Look, there are a lot of comics out there. Too many. We can never hope to have in-depth conversations about all of them. But, we sure can round up some of the more noteworthy titles we didn’t get around to from the week. Today, we discuss Journey to Star Wars: The Force Awakens: Shattered Empire 3, Jem and the Holograms 8, The Wicked + The Divine 15, and Sex Criminals 13.
Journey to Star Wars: The Force Awakens: Shattered Empire 3
Again, I don’t care how they built [the Death Star] or how they put in the toilets and the air conditioning; I just like it when it’s done and then it’s blowing planets up. That’s kind of what’s cool about it.
Patton Oswalt, Werewolves and Lollipops
Drew: More than enough ink has been spilled over why the Star Wars prequels were unable to capture the magic of the original trilogy, but I might actually trace the problem back to the twist ending of The Empire Strikes Back. I want to be clear: Empire is by far my favorite Star Wars movie, and I think it holds up fine as the centerpiece of the original trilogy. However, it significantly muddies the straightforward call to action that made Luke’s adventures in A New Hope so inviting. Rather than a story about rescuing a princess or fighting an evil sorcerer or even getting revenge, Star Wars becomes mired in a kind of sins-of-the-father fatalism. It’s that fatalism that made the prequels so boring, and its unfortunately still present in Shattered Empire 3.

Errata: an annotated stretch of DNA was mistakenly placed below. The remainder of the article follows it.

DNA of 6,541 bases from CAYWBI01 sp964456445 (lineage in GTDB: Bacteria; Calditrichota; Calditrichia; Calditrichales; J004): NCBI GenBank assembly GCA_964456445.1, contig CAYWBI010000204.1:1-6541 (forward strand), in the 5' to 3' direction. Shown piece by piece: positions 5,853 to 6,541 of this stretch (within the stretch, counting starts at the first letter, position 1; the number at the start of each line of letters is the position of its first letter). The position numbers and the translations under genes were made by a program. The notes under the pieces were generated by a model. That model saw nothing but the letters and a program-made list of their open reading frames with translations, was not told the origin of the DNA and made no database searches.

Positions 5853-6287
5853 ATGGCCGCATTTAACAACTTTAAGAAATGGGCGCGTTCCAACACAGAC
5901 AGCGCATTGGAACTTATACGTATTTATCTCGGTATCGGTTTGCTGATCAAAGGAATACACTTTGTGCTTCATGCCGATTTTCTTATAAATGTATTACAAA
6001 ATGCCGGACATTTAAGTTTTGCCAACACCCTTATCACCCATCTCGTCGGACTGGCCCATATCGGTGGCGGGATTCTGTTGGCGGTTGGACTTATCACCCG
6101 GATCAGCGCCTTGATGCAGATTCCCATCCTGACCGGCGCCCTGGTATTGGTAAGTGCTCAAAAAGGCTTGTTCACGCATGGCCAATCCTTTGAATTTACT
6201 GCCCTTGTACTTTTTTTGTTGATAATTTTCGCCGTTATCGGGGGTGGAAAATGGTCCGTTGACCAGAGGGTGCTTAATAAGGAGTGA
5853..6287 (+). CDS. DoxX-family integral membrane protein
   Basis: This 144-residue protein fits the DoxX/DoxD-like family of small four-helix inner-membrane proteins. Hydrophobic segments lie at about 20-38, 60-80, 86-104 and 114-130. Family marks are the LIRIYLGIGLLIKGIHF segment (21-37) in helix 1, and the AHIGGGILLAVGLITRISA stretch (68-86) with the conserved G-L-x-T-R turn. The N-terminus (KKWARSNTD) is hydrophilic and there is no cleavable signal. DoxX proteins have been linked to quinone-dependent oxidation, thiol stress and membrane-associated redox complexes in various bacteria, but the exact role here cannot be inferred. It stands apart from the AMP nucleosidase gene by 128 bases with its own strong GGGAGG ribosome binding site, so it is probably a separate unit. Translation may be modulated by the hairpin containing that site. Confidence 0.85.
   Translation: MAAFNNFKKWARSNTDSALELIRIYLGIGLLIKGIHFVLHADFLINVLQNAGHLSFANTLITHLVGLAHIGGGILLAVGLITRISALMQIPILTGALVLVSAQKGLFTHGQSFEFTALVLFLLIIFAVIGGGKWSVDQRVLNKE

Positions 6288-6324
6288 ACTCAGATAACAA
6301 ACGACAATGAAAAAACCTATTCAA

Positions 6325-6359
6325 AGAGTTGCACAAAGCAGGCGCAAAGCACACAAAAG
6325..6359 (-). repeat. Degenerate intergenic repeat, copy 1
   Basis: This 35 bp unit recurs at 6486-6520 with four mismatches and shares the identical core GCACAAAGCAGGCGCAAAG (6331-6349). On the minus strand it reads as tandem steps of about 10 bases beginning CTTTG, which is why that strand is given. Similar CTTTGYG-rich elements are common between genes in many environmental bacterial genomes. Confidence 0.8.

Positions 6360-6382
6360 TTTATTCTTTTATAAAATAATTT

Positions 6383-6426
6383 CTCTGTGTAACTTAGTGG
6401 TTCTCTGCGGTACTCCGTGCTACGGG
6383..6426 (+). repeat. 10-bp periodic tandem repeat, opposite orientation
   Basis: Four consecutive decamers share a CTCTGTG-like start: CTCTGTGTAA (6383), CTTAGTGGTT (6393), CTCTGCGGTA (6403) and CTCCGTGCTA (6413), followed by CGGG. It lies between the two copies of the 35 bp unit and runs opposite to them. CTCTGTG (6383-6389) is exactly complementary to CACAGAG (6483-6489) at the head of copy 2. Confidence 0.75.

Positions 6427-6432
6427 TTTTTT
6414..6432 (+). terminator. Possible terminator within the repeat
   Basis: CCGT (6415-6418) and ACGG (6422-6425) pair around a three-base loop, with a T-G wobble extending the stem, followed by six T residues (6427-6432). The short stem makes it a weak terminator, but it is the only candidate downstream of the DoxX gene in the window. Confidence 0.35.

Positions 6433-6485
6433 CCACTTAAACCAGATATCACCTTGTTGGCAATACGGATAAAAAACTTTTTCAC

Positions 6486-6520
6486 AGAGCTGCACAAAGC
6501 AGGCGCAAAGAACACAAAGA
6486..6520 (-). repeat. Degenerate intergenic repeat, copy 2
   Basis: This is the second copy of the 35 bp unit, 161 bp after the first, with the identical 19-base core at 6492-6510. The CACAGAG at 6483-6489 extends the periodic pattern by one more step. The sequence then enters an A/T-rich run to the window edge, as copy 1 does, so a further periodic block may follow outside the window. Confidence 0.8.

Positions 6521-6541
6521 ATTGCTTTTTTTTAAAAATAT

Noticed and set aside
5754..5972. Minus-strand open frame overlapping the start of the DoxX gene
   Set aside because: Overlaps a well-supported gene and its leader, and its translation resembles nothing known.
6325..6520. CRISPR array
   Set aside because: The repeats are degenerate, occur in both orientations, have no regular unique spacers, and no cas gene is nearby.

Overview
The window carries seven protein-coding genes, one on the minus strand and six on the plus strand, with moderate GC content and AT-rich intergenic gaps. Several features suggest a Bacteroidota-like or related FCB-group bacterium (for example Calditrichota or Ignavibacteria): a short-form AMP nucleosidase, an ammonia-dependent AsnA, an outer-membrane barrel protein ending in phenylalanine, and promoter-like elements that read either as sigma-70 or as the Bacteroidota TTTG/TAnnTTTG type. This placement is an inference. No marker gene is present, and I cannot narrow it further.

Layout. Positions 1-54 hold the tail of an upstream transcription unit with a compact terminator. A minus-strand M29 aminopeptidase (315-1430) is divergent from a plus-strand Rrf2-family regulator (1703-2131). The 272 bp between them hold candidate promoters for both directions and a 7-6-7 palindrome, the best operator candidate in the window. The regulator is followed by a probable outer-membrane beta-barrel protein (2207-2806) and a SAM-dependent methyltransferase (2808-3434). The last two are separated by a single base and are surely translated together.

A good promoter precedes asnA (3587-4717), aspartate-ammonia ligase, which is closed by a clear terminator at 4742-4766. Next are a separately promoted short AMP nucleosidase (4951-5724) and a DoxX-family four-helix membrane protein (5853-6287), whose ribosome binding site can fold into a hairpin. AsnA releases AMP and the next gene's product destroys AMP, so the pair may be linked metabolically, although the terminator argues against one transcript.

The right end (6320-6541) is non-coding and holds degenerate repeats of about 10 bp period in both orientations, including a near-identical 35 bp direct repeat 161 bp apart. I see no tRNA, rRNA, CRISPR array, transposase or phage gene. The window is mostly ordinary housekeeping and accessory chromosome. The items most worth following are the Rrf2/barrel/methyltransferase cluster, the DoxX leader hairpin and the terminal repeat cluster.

That may be a bit unfair — perhaps I’m just not built for “lost chapters” — but I’m still waiting for a reason to care about Poe Dameron’s parents other than that he seems to play a key role in the next Star Wars movie. Or, rather, I’m waiting for a reason to care about their story. Writer Greg Rucka has actually done a fantastic job of selling me on Shara Bey as a determined, dedicated fighter pilot with a family she needs to return to, but I feel like I’ve seen her worry about and then reunite with her husband three times now. What is this story actually about?
I honestly don’t know if we have enough information to determine that, which again, feels more like the prequels than any of the straightforward “go to X planet to save Y person” plots of the original trilogy. Is this just about establishing Operation Cinder as a force for the rebels to fight? Is it about Kes and Shara’s relationship? Is it about putting three women (ambassadors of each era of Star Wars) in pilot seats? I’ll accept that it could be about all of these things, but I’m not yet convinced its about any of them.
Jem and the Holograms 8
Ryan M.: To call this issue of Jem and the Holograms a disappointment would be misleading but not inaccurate. I’ve loved this series from jump. I came to it with considerable nostalgia and affection, and the series re-introduced me to my childhood favorites in a fresh, fun and delightful way. Now that the introductions are sorted and the basic roles assigned, things are bound to settle down. There are developments afoot, even if there isn’t a ton of action in this issue. We have the increasingly overwhelmed and unhappy Jerrica, a hacker doing his best to access Synergy for nefarious purposes, Synergy sadly explaining the stakes of her secrecy and the Misfits needing an opener for their upcoming tour. I have faith in Kelly Thompson that all of these threads will develop into great stories, but this issue feels like set up. Even Jerrica’s mini breakdown is something we’ve seen before.
One established theme resonates as the Holograms and the Misfits are each experiencing internal discord as well as moments of success as a group. The parallel nature of their stories is reinforced by Emma Vieceli’s choice to repeat a layout. The Holograms, stunned and then psyched reactions to their newest video is mirrored strongly in a later set of panels after the Misfits find out they’re going on tour.
The Wicked + The Divine 15